CANCUN, Mexico: With billions of dollars in climate aid for poor nations set to go into operation, officials and businesses are looking at a role for private markets, but critics are deeply suspicious.
A draft agreement presented at the UN Cancun climate summit would set up a “Green Climate Fund” to administer assistance to poor nations, steered by a board of 24 members from developed and developing nations.
Wealthy economies already promised to help provide 30 billion dollars in rapid assistance -- for measures such as cleaner technologies and incentives to protect forests -- as well as 100 billion dollars a year in the future, at last year's Copenhagen summit.
Pledges have since increased, including by millions of dollars during the latest major talks here, but overall targets remain distant, with some countries just restating pledges because of tough economic times.
“It's absolutely clear that this (the current targets) cannot be delivered by public funding but that it requires private capital,” said German Environment Minister Norbert Roettgen at a side event in Cancun this week.
“Approximately 85 per cent of investment flows in climate projects so far have been private,” Danish climate minister Lykke Friis pointed out.
How private investment would flow into the green fund is a contentious issue, with many NGOs and poorer countries concerned they would be sidelined.
Financiers have pointed to a potential role for investment funds, venture capital or international banks.
Companies around the world will need to undergo an enormous shift in the way they operate, Imtiaz Ahmad, executive director of carbon finance at Morgan Stanley, said at a Cancun meeting.
“This is not business as usual. If it was we'd still be building coal-fired factories,” Ahmad said.
He pointed to bond markets as a possible solution to absorb the 100 billion dollars per year pledged by 2020 at Copenhagen. “It's very important that we don't as a private sector have the multilateral development banks dictating to us,” he added.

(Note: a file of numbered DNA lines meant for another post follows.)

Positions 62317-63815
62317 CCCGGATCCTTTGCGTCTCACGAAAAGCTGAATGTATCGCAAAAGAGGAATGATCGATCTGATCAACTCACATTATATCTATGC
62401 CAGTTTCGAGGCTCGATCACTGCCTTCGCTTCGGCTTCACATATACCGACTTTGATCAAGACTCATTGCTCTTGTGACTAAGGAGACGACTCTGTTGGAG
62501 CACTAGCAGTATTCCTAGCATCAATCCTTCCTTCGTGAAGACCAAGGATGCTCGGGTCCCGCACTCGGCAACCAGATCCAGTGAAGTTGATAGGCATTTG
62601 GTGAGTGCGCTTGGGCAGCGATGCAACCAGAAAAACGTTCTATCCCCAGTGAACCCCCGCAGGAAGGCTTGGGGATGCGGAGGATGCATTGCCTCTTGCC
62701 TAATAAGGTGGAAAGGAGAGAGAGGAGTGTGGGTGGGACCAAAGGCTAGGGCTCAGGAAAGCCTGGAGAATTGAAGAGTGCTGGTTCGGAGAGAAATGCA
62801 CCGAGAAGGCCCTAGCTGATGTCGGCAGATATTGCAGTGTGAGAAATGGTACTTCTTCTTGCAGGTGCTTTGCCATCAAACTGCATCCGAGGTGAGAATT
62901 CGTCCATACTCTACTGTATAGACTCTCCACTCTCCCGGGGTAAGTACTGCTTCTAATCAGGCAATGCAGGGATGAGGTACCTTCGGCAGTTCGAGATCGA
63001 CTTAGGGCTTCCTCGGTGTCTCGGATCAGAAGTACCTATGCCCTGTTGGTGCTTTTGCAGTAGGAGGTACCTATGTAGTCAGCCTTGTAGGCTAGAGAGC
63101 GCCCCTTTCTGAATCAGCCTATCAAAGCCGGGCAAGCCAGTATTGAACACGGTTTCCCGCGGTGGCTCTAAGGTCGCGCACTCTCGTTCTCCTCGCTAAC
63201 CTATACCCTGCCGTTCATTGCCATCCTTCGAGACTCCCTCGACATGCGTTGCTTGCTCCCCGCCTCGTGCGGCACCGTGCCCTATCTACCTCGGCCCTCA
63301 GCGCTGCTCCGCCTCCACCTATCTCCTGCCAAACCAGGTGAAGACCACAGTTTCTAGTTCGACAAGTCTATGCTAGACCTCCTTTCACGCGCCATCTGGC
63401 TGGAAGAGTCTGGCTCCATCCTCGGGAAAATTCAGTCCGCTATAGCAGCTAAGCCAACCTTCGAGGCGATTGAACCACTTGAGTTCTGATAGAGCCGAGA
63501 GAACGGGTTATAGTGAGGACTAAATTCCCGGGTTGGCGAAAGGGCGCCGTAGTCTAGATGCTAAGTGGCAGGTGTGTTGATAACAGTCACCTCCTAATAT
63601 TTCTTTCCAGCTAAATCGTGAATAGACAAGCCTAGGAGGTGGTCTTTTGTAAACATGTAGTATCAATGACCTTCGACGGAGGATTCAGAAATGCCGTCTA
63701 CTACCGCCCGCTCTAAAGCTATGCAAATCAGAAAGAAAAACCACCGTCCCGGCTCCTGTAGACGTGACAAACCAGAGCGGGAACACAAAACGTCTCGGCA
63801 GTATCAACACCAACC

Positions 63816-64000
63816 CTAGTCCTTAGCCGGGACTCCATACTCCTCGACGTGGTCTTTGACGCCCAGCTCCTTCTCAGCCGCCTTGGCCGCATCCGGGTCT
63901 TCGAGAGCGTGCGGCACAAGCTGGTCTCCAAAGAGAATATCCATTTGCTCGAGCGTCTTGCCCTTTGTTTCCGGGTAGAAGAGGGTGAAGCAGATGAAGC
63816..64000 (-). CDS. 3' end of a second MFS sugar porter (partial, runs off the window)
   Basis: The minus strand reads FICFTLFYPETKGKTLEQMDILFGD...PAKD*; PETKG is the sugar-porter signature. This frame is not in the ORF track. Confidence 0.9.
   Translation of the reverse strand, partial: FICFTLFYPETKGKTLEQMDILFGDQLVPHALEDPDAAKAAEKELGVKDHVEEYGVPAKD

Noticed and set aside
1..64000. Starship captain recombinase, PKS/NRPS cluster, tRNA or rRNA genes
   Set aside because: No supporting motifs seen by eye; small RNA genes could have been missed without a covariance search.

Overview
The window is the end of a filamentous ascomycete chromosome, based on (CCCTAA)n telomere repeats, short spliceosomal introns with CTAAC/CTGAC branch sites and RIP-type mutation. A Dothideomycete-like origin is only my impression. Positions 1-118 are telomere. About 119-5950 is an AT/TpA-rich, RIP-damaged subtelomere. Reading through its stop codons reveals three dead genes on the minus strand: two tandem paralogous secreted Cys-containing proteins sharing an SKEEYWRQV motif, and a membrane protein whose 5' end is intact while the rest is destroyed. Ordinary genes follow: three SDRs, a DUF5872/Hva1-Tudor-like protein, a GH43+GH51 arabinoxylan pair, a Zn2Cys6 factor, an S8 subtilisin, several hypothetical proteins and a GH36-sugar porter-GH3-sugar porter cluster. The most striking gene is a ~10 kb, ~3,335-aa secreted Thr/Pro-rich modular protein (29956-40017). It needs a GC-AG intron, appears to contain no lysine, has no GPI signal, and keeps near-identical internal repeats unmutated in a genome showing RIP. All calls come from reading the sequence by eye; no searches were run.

Local operators of environmental projects have meanwhile expressed fears that they will miss out on new investment opportunities, as they did during decades of industrial development.
Simon Thuo, East African coordinator for the Global Water Partnership, said small African businesses feared that slick operations by international companies or powerful local monopolies would win potential funds.
“The regulatory measures need to be improved so it is a level playing field for all actors,” Thuo said.
“At the end of the day, the most important thing is to enhance resilience of societies, especially the poor, not just to meet targets.” The draft agreement suggested the new international organization would be a trustee of the World Bank for the first three years -- a point of controversy for some activists who distrust the Washington-based lender.
Guidelines still need to be set for reporting financial information efficiently, and a dispute remains on whether wealthy nations would be required to provide half of the aid to help the poor adapt.
Then is also the question of how wealthy nations would raise the money.
The Dutch government set up a website, www.faststartfinance.org, in September to improve transparency with publicly available information on the first rapid finance pledges.
Those participating in the website, including the European Union, the United States and Japan, have so far pledged more than 24 billion dollars and committed almost five billion in 2010.
Many hope that concrete financial pledges and successful projects will help maintain momentum in climate talks, despite difficult negotiations.
“It is important to see that, beside this negotiation track, that there is action,” Roettgen said.